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Linux 2.6 - man page for inttypes.h (linux section 7posix)

<inttypes.h>(P) 		    POSIX Programmer's Manual			  <inttypes.h>(P)

NAME
       inttypes.h - fixed size integer types

SYNOPSIS
       #include <inttypes.h>

DESCRIPTION
       Some  of  the  functionality  described on this reference page extends the ISO C standard.
       Applications shall define the appropriate feature test macro (see  the  System  Interfaces
       volume  of  IEEE Std 1003.1-2001,  Section 2.2, The Compilation Environment) to enable the
       visibility of these symbols in this header.

       The <inttypes.h> header shall include the <stdint.h> header.

       The <inttypes.h> header shall include a definition of at least the following type:

       imaxdiv_t
	      Structure type that is the type of the value returned by the imaxdiv() function.

       The following macros shall be defined. Each expands to a character string literal contain-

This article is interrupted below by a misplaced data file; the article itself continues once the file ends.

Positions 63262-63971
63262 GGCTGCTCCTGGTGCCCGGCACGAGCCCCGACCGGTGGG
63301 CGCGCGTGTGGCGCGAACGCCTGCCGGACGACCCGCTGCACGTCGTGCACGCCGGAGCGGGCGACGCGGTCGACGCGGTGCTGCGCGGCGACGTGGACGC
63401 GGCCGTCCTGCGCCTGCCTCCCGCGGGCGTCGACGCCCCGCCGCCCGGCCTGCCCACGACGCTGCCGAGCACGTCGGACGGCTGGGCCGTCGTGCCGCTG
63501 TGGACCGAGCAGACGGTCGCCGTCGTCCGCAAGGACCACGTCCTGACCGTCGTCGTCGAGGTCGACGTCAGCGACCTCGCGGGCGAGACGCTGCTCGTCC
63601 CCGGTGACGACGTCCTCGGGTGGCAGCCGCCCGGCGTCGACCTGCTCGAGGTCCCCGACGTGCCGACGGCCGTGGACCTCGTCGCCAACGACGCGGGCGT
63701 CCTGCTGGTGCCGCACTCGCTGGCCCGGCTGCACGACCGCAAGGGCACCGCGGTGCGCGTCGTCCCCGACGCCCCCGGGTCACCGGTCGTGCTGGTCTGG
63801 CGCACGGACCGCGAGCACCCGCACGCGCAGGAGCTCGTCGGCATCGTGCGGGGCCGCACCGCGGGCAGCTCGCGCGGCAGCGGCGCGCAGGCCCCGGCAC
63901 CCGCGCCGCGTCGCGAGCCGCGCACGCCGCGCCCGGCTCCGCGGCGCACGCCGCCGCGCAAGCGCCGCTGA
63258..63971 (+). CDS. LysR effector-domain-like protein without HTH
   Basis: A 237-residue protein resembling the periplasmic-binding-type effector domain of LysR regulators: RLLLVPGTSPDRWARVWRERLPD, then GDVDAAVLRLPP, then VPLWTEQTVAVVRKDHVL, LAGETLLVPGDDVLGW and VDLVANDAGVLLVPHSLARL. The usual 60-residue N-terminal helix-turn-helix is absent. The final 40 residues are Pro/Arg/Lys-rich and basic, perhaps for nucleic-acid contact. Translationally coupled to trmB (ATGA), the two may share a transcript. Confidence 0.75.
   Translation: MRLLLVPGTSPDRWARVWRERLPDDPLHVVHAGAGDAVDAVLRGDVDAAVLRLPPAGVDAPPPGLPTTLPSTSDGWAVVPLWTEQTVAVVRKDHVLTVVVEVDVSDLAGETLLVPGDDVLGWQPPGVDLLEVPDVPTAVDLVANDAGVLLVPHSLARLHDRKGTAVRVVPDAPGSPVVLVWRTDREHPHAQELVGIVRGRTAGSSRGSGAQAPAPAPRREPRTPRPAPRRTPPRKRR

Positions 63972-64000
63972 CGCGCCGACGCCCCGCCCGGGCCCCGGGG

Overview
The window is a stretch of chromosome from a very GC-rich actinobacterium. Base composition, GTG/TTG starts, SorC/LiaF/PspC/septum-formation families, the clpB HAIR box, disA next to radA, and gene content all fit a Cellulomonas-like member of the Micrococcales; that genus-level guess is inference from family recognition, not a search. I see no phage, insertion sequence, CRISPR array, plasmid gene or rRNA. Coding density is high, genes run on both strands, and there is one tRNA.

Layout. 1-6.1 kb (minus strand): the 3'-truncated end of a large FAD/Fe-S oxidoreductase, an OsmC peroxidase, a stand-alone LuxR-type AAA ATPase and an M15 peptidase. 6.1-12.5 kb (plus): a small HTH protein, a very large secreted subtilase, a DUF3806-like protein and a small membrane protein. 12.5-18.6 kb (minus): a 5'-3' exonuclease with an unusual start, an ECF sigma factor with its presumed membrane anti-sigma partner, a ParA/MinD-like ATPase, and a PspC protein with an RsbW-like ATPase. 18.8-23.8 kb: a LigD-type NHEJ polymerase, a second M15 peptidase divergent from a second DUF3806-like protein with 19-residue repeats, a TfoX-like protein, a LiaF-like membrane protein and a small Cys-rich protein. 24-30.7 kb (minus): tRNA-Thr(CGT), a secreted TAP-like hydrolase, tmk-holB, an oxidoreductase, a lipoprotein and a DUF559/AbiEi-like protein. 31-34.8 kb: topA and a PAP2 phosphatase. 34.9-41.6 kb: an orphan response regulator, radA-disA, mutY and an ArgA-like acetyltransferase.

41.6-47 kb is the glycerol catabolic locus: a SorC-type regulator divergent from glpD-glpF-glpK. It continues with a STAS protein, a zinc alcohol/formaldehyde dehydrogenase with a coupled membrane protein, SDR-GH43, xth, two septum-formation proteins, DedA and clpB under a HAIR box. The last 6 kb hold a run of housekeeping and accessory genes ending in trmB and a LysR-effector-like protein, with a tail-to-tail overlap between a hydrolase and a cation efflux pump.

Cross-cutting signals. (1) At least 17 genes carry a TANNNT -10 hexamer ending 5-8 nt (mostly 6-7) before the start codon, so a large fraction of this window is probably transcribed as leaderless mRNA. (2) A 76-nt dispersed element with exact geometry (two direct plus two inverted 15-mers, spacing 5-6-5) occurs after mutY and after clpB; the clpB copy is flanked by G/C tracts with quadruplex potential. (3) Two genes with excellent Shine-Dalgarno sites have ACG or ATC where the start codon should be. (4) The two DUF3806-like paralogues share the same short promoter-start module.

ing  a  conversion  specifier,  possibly  modified  by a length modifier, suitable for use
       within the format argument of a formatted input/output function when converting the corre-
       sponding  integer type. These macros have the general form of PRI (character string liter-
       als for the fprintf() and fwprintf() family of functions) or SCN (character string  liter-
       als for the fscanf() and fwscanf() family of functions), followed by the conversion speci-
       fier, followed by a name corresponding to a similar type  name  in  <stdint.h>.	In  these
       names,  N represents the width of the type as described in <stdint.h>.  For example, PRId-
       FAST32 can be used in  a  format  string  to  print  the  value	of  an	integer  of  type
       int_fast32_t.

       The fprintf() macros for signed integers are:

			     PRIdN  PRIdLEASTN	PRIdFASTN  PRIdMAX  PRIdPTR
			     PRIiN  PRIiLEASTN	PRIiFASTN  PRIiMAX  PRIiPTR

       The fprintf() macros for unsigned integers are:

			     PRIoN  PRIoLEASTN	PRIoFASTN  PRIoMAX  PRIoPTR